Bocuse Goes Downscale Atop Lyon Opera

Three-star chef and reluctant McDonald's spokesman Paul Bocuse is set to open a second restaurant in November in the gastronomic capital of the world, Lyon, France. The 60-seat restaurant, on the top floor of the famous 200-year-old Lyon Opera, has been designed to resemble a dining car on the Oriental Express. Bocuse, known as the father of nouvelle cuisine, plans to serve "inexpensive" meals--in French that means main courses will range from $30 to $60. If that seems high, dinner and wine at Bocuse's other Lyon restaurant costs about $200 per person.

Bocuse, who once declared that men belong in the professional kitchen and women belong in bed, also started a cooking and hotel school earlier this year in a chateau outside of Lyon. He plans to accept only 100 students per year (at $20,000 per student). The first class of Ecole des Arts Culinaires et de l'Hotellerie will graduate Thursday. How many of them are women? Stay tuned.

WHERE THERE'S SMOKE: As hungry diners were digging into avocado cocktails, lamb chops and finnan haddie at the busy Musso & Frank Saturday night, three fire trucks pulled up in front of the restaurant and the firemen jumped off and grabbed their ladders. Soon the men in red had the entire street cordoned off, and ordered everyone to vacate the smoky restaurant. One table that had just been served grabbed heaping plates of food to take with them.

Turns out it was just a grease fire in the front grill, and there was no damage to the restaurant--the flames were quickly extinguished. But no one was allowed back in the restaurant that evening--and, according to eyewitnesses, many left without paying their check.

"We didn't lose any money," says Musso & Frank owner Carissimi Maston. "People who ate paid."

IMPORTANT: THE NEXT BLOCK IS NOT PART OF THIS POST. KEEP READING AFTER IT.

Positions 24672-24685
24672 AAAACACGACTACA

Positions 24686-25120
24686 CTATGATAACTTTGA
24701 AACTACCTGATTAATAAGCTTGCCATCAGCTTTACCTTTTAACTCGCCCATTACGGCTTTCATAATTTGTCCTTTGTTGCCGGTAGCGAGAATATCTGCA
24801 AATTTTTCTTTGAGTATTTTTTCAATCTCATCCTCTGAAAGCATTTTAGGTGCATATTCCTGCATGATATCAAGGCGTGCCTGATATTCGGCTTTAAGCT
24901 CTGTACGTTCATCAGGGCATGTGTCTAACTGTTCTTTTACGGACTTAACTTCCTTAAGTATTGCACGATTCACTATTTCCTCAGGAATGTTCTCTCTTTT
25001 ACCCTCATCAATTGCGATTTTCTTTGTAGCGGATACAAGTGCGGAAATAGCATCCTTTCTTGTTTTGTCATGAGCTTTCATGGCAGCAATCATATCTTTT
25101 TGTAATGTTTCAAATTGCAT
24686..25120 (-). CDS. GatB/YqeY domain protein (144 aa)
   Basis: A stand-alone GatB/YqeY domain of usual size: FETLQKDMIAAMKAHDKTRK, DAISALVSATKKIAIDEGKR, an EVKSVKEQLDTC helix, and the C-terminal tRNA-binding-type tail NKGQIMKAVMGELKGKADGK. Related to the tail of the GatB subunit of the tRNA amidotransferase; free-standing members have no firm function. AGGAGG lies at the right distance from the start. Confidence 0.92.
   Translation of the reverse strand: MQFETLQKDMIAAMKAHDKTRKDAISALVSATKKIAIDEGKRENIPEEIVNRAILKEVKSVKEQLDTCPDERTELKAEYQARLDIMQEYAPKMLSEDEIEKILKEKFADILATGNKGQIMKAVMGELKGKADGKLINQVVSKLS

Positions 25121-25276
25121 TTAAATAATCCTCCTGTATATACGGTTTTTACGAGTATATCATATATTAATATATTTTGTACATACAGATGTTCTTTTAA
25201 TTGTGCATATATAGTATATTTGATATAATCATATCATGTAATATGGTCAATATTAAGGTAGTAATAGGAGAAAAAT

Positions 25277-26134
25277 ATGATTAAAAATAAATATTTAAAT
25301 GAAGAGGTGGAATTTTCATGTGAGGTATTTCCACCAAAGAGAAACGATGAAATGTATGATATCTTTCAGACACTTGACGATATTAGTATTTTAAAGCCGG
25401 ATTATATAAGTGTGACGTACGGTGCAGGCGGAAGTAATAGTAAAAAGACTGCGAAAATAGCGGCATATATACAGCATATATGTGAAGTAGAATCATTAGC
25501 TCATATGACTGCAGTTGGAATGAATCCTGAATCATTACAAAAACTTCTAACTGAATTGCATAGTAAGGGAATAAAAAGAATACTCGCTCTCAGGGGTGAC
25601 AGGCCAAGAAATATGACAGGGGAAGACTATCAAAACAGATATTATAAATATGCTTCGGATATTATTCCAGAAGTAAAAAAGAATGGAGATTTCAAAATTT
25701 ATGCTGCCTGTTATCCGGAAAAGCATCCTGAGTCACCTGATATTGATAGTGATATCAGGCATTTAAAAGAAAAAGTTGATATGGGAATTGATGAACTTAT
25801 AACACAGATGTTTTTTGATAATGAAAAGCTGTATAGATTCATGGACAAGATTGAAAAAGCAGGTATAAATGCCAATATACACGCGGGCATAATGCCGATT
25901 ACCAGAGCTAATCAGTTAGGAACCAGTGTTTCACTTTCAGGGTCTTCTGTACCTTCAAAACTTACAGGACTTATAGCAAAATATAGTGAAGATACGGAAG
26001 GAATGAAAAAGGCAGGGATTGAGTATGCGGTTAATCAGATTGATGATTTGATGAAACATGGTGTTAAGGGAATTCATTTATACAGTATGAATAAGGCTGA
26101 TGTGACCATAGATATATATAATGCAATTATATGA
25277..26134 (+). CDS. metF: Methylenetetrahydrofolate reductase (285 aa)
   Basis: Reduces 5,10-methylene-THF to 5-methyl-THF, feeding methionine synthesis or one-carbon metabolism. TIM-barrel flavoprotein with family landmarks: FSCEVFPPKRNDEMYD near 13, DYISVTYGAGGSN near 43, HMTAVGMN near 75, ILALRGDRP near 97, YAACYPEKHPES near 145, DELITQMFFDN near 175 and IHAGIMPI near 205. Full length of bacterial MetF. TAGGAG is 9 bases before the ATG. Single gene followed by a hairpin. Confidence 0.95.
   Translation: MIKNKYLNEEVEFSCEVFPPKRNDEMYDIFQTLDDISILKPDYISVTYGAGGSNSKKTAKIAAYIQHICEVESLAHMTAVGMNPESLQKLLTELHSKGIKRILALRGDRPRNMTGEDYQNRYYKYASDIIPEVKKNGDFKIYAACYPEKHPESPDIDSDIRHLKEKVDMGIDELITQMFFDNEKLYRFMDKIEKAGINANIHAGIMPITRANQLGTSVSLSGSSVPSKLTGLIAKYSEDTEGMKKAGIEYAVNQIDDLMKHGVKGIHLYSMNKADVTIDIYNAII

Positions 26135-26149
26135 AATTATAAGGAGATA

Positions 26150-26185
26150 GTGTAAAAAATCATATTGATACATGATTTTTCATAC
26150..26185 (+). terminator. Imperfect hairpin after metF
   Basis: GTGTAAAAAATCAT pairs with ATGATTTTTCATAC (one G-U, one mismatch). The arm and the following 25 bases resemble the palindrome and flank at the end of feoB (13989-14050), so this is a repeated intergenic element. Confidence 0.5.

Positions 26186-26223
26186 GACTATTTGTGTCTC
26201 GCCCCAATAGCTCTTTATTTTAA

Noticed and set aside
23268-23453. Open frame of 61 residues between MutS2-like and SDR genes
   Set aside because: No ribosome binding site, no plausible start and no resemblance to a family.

DEPARTURES & ARRIVALS: Chef Kim Muller has departed Cafe Morpheus in Beverly Hills to open a restaurant in Santa Fe. Replacing Muller is French-trained Derek Healy, who last cooked at Sans Souci in Cleveland. . . . Christian and Babette Royere (they owned Babette's in Marina del Rey) have already left Trigo, the restaurant they opened two months ago in the old Red Car Grill space in West Hollywood. . . . Michael's Waterside in Santa Barbara has been sold (the space is now a catering company). Former chef/owner Michael Hutchings plans to consult, write a cookbook and travel. . . . Citrus manager Kora Gail has left Michel Richard's Melrose restaurant to devote time to Piece of Cake, a catering/event planning company. "I was asking for more money," says Gail, "but they couldn't give me what I wanted." Richard's wife, Laurence, will replace Gail.

HAPPY ANNIVERSARY: Thirty-three years ago, Madame Sylvia Wu started her Santa Monica restaurant with $6,000. Today she owns the entire Wilshire Boulevard block where Madame Wu's is located. To celebrate, Wu's special Peking Duck (normally, customers order in advance) is on the menu for four nights beginning Monday.

OPENINGS: Louise's Trattoria is new in Studio City and still another branch opens soon in Brentwood. . . . A second Coley's Kitchen (the original is on Crenshaw) has opened in the former Pyramid space on La Cienega.

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